Orion, and Other Poems

by Charles G.D. Roberts


 

MIRIAM.—I

SAPPHICS


 

MIRIAM, loved one, were thy goings weary?
Journeyed not with thee one to brighten thy way?
Lighted with love-light how could it be dreary?
           Was it not my way?

Why wert thou weary? All the golden glories                                    
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Streaming from love’s lamp thy enraptured sight won;
Sweetly we whispered old self-heroed stories,
           Miriam, bright one!

Crimson lipp’d love-flowers sprang about us going,
Clustering closely, rosy shadows weaving;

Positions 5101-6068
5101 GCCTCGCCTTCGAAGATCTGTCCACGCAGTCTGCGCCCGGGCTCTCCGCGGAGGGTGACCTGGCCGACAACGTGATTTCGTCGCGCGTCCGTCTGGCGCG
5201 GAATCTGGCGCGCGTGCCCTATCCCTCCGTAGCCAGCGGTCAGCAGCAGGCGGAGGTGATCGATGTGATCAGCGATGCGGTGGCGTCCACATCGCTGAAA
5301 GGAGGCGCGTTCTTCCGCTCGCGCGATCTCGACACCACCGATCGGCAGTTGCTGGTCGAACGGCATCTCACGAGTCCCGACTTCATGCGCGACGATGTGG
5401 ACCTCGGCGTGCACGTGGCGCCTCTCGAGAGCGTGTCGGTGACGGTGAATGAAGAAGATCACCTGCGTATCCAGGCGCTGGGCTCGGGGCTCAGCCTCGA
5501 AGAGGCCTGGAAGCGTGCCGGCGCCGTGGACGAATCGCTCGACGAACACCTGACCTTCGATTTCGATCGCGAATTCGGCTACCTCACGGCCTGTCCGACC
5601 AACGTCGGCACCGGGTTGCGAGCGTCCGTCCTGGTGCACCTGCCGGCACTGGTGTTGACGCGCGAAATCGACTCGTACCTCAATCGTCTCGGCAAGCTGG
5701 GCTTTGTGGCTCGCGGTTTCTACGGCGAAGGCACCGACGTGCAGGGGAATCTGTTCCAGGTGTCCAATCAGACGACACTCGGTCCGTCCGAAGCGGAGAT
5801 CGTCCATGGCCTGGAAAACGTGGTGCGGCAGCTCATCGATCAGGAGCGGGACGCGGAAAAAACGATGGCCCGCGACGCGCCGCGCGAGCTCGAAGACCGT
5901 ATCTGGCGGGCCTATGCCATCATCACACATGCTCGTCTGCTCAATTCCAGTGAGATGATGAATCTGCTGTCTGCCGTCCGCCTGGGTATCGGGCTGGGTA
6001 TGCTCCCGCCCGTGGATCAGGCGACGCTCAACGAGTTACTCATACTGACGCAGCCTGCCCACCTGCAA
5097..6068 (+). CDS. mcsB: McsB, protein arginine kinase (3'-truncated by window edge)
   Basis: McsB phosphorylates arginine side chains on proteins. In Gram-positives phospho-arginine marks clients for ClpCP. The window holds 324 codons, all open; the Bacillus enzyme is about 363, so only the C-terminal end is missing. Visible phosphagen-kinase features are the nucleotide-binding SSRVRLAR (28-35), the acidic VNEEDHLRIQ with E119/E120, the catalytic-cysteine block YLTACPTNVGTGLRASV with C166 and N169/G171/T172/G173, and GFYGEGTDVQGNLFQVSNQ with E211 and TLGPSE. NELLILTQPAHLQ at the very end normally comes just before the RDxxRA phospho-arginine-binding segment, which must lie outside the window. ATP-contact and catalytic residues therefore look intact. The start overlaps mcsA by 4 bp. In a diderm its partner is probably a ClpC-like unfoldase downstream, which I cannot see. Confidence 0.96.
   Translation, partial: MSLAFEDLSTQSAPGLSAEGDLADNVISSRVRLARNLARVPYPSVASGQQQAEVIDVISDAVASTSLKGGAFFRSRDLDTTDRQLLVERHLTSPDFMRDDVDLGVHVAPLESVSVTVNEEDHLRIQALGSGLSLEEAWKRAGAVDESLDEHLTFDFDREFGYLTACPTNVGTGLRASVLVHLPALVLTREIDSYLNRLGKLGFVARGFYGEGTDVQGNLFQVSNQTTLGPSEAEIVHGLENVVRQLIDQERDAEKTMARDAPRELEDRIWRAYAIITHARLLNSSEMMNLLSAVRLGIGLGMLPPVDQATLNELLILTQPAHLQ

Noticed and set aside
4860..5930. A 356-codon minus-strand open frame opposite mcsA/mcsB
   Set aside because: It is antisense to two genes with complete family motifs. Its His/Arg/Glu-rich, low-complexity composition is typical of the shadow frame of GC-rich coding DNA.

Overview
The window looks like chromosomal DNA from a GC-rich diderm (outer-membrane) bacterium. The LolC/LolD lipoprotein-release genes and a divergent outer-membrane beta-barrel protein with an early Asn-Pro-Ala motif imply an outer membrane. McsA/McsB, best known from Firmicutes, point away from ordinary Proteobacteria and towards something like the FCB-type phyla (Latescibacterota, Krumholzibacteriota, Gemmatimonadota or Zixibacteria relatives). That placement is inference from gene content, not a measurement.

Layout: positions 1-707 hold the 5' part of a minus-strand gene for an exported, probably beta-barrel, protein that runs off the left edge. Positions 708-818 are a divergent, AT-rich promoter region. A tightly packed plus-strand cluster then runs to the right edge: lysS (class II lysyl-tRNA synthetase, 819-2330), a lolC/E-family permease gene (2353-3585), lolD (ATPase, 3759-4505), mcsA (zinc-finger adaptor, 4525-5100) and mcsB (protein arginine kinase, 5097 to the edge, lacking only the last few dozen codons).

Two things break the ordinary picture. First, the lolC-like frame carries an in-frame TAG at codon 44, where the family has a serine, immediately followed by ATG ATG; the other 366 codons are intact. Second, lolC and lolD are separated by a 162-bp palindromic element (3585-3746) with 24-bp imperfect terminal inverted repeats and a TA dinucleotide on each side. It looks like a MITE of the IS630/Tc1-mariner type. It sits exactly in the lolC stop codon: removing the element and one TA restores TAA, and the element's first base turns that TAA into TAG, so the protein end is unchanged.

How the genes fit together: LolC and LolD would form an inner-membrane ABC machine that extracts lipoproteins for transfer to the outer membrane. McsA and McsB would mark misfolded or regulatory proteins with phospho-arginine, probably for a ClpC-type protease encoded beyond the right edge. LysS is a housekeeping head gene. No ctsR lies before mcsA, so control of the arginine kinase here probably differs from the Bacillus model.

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Straight from our footsteps glowing ways were flowing,
           Vistas far-cleaving.

Silvery lute-notes thrilled athrough the noonlight,
Flutings of bird-throats light as flight of swallow;
Scents rose around us thick as in the moonlight                              
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           Leaves fall and follow.

How could I dream that thou wert growing weary?
Never I guessed it till I saw thee fading;
Saw thee slip from me,—and my way fell dreary.
           Cease thine upbraiding!                                                      
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Cease thine upbraiding, ah, my widowed spirit!
Trace on thy path by rays from backward sight won.
More than I gave thee the bliss thou dost inherit,
           Miriam, bright one!